Your metabolic rate controls how many calories you burn each day and how to burn more fat. Regulated by the thyroid gland, your metabolism plays a big role in building and maintaining muscle mass. This is important because the more muscles you have, the more calories you’ll expend while exercising and while at rest.
Each pound of muscle requires about 50 calories per day just to sustain it while you are at rest. This doesn’t include the calories expended to produce the muscle, or the calories burned while exercising. So in one year, one-pound of muscle burns 18,250 calories just to sustain it, which is equivalent to about five pounds of fat.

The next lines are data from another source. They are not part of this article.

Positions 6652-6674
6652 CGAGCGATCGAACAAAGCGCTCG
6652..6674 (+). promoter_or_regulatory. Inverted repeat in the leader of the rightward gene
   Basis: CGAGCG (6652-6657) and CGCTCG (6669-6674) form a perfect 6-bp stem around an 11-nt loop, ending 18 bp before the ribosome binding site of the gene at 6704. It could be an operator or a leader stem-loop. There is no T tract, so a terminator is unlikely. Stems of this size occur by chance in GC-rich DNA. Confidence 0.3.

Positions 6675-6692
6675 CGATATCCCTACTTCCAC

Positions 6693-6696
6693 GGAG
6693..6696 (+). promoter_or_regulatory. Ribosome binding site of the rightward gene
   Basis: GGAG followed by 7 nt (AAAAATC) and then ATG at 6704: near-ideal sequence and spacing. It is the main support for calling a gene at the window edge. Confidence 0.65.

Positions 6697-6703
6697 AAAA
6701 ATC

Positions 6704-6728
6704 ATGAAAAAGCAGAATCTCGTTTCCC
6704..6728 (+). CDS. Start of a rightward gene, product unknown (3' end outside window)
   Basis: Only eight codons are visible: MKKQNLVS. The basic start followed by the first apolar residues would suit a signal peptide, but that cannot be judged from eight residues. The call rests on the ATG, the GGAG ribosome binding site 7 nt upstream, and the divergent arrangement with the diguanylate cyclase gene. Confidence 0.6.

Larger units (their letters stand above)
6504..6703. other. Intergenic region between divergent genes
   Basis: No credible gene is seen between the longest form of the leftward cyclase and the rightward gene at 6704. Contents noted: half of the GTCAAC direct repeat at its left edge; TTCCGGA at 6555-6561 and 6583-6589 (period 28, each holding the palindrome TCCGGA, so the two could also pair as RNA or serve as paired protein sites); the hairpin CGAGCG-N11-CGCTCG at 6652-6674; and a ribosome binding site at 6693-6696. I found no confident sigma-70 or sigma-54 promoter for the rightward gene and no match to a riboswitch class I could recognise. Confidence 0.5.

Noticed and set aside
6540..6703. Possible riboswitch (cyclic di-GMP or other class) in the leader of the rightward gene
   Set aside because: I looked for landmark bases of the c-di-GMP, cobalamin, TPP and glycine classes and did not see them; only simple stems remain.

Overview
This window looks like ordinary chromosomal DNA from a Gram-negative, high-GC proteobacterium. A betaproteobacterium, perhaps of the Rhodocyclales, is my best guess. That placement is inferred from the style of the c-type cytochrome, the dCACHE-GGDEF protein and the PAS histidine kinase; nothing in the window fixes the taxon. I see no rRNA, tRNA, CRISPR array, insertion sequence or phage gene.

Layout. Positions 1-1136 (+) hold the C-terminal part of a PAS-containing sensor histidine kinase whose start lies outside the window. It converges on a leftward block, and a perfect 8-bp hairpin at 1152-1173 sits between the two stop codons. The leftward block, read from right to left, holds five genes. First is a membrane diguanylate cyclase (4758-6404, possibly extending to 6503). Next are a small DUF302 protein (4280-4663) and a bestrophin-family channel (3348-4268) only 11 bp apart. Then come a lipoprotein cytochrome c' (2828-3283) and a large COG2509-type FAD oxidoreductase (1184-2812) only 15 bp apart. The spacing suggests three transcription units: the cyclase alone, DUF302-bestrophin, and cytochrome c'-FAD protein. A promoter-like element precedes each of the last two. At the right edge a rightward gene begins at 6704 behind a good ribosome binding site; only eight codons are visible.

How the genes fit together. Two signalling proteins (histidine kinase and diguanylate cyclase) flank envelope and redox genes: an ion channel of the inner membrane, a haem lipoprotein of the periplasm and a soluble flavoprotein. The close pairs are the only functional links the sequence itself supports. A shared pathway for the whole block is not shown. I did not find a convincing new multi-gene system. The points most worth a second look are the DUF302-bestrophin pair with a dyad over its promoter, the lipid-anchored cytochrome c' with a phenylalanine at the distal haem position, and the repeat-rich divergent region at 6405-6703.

Building and maintaining just five pounds of muscle through vigorous exercise, which causes hormonal changes and raises your metabolic rate, can help you burn off more than 26 pounds of fat in one year.
As you can see, boosting your metabolism, building muscle mass and reducing stress are key ways to maximize your fitness and weight loss results.
Try this 15-minute High-/Low-Intensity Interval Workout
Instead of only doing low-intensity workouts that are long, slow and steady and actually make your body store more fat, try adding some high-intensity exercises to your fitness routine.